Summer 2023 was the warmest in the north for 2,000 years

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According to a study, last year’s summer was the warmest in northern countries for more than 2,000 years. This is shown by a combination of observational data and reconstructions, according to a report by researchers led by Jan Esper from the University of Mainz in Nature. They analyzed the surface temperatures in June, July, and August in the extratropical regions of the northern hemisphere (30 to 90 degrees north latitude).

The temperature in this part of the northern hemisphere, which includes Europe – was, therefore, 2.07 degrees higher in the summer of 2023 than the average value between 1850 and 1900. The nine longest temperature-dependent tree-ring chronologies were evaluated for the analysis. The scientists restricted themselves to the northern region because less long-term temperature data is available for more southerly countries.

The EU climate change service, Copernicus, reported that the summer of 2023 was the hottest globally since records began in 1940. ‘Our climate is imploding faster than we can cope with extreme weather events that affect every corner of the planet,’ UN Secretary-General Antonio Guterres said about the data.

The estimates now presented confirm the unprecedented nature of current warming and the need for urgent action to reduce carbon emissions, the researchers said. Climate experts say 2023 may have been the warmest year in thousands of years. Although there were no measurements then, the values can be inferred from analyzing ancient air bubbles trapped in ice, among other things.

Another recent study shows the extent to which older people, in particular, will continue to suffer due to climate change. According to the study, the proportion of people aged 70 or over worldwide exposed to extreme heat could rise from 14 percent today to around 23 percent in 2050. That would be up to 246 million more people than today.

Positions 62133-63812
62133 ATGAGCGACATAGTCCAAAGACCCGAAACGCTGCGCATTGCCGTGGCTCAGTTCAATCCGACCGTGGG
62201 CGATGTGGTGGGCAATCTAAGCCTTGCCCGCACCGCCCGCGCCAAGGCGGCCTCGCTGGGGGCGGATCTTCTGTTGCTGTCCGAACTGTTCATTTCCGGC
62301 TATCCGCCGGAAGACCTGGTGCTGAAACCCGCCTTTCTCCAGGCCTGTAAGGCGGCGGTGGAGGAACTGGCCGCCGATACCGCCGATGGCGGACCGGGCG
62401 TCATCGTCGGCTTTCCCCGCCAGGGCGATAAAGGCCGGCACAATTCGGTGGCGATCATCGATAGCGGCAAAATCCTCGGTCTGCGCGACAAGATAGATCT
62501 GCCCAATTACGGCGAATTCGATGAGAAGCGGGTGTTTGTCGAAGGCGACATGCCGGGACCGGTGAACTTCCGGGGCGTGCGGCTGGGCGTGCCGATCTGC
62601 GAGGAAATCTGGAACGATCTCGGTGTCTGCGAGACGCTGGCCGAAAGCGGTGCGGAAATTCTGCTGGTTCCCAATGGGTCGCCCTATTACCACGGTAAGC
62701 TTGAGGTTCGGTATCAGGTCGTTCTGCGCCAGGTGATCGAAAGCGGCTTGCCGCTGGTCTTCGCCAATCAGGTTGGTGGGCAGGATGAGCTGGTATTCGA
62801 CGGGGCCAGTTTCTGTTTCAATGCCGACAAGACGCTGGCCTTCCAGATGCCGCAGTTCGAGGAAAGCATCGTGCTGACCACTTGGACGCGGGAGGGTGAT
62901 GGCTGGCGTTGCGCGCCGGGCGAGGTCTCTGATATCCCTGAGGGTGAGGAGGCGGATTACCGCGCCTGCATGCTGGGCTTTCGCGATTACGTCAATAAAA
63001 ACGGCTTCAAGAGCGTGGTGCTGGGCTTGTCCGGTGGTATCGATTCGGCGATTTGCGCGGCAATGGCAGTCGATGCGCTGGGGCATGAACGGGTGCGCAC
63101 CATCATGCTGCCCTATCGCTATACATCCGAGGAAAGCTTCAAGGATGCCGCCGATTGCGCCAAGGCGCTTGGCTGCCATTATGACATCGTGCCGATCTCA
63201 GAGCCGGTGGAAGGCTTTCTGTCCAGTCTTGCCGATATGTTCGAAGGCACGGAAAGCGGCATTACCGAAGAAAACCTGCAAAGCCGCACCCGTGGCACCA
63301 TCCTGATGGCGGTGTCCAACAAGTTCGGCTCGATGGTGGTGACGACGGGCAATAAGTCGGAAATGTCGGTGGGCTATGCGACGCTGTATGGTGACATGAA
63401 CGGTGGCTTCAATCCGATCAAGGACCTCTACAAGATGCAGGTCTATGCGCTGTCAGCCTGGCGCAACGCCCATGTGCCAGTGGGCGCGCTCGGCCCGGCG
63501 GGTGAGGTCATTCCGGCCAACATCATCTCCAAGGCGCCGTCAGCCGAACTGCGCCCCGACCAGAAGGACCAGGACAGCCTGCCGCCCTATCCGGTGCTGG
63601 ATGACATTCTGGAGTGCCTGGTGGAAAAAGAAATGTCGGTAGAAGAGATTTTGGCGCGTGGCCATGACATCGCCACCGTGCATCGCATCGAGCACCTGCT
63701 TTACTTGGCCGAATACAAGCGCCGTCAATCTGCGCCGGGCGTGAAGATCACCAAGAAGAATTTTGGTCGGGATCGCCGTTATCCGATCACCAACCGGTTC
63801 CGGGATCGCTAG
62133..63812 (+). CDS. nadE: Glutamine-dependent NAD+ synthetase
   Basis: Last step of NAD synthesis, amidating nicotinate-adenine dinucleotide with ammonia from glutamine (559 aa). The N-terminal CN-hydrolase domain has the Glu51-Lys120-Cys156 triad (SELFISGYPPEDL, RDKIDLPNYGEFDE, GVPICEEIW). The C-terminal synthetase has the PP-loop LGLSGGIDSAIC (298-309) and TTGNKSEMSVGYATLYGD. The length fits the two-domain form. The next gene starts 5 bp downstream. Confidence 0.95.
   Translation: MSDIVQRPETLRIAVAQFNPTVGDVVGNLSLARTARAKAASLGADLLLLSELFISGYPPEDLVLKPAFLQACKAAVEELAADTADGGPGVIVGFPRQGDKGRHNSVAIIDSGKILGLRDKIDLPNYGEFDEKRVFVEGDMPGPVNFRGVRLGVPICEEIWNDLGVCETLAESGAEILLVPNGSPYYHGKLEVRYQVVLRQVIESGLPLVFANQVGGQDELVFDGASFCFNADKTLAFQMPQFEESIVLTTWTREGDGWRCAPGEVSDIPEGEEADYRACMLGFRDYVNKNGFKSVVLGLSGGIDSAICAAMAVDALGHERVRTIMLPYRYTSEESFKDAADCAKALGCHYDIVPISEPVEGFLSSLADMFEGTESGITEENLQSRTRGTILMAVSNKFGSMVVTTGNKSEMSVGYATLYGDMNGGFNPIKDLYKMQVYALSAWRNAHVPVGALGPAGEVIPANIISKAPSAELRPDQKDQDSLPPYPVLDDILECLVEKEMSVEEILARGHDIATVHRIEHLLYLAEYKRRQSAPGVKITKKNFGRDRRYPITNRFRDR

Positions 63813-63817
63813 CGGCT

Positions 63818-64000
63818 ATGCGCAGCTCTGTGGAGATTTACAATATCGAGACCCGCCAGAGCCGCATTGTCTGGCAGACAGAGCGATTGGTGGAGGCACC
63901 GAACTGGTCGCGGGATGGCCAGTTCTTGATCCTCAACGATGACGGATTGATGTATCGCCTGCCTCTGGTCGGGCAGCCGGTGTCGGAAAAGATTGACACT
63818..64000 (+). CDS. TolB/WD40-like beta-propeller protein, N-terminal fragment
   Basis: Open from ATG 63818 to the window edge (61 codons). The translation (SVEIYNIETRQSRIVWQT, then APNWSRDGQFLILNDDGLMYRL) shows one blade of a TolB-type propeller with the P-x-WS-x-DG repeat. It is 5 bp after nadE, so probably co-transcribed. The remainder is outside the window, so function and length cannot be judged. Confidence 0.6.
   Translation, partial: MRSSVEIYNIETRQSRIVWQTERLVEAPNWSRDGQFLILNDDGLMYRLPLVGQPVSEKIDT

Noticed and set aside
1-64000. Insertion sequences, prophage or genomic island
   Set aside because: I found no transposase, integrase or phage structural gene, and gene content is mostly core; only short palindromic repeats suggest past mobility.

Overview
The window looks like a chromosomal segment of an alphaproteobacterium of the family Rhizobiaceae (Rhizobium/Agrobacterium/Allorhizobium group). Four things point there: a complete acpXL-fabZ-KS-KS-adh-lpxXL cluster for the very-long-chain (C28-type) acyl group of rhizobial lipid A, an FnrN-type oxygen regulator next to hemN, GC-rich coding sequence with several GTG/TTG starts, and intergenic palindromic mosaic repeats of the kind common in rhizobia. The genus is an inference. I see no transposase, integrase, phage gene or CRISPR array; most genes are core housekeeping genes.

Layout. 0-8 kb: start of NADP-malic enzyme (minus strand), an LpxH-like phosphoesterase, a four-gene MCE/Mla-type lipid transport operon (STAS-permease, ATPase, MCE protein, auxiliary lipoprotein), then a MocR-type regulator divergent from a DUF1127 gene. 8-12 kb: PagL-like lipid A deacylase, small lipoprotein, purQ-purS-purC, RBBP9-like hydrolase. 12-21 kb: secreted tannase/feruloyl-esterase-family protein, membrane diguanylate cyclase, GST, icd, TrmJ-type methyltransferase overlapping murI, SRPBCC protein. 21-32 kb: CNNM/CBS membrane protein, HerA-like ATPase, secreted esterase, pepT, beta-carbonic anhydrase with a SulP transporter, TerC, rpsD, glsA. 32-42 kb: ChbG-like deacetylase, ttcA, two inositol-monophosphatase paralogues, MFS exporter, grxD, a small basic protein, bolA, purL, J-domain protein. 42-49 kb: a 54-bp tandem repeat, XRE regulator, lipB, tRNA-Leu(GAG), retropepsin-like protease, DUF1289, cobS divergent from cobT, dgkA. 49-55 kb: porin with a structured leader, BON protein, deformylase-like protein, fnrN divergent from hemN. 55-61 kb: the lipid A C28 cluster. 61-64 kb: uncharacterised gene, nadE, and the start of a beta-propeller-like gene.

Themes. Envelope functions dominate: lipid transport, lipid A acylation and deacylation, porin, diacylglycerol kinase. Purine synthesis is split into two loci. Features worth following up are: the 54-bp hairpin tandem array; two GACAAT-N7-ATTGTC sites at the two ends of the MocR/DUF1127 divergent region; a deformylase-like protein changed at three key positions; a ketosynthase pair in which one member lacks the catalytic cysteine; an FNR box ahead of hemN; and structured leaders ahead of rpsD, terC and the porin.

Extreme heat means the maximum daily temperature exceeds 37.5 degrees at least 18 days a year. The study by a group led by Giacomo Falchetta from the Euro-Mediterranean Centre on Climate Change Foundation in Venice is presented in the scientific journal Nature Communications.

According to the study, the number of people over 60 is expected to almost double by the middle of the 21st century: from 1.1 billion in 2021 to almost 2.1 billion in 2050. Populations in the Global South, which are growing rapidly and have a low average age, will have a significant proportion of older people by 2050.

Concerning climate change, the reduced ability of older people to regulate their body temperature, their greater number of concomitant diseases, and their dependence on medication that leads to dehydration are particularly problematic.

The study’s authors write that many people over the age of 69 are disproportionately at risk from heat extremes. Reasons include chronic health problems and illnesses, physical, sensory, or cognitive disabilities, and social isolation.

Falchetta and colleagues combined the forecasts for developing age structures in different countries with the global warming trends of different greenhouse gas concentration paths. They used the same scenarios and climate models as the sixth assessment report of the Intergovernmental Panel on Climate Change (IPCC) from 2021. In particular, the SSP2-4.5 and SSP5-8.5 scenarios are presented in the study, with the first scenario representing a moderate increase and the second scenario representing a strong increase in the global average temperature.

For 2020, the climate models showed an average of 25 days per year on which the daily maximum temperature in Africa was more than 37.5 degrees. According to SSP2-4.5, this figure will rise to 37 days by 2050 and even 40 days according to SSP5-8.5. In Asia, hot days will increase from 15 to 25 (SSP2-4.5) or 28 (SSP5-8.5).

On these two continents, the majority of people aged 70 or older will be affected by extreme heat. According to the study, Europe’s average temperature of 37.5 degrees will be exceeded in three (SSP2-4.5) to four days (SSP5-8.5) in 2050.

  • source: APA/picture: pixabay.com
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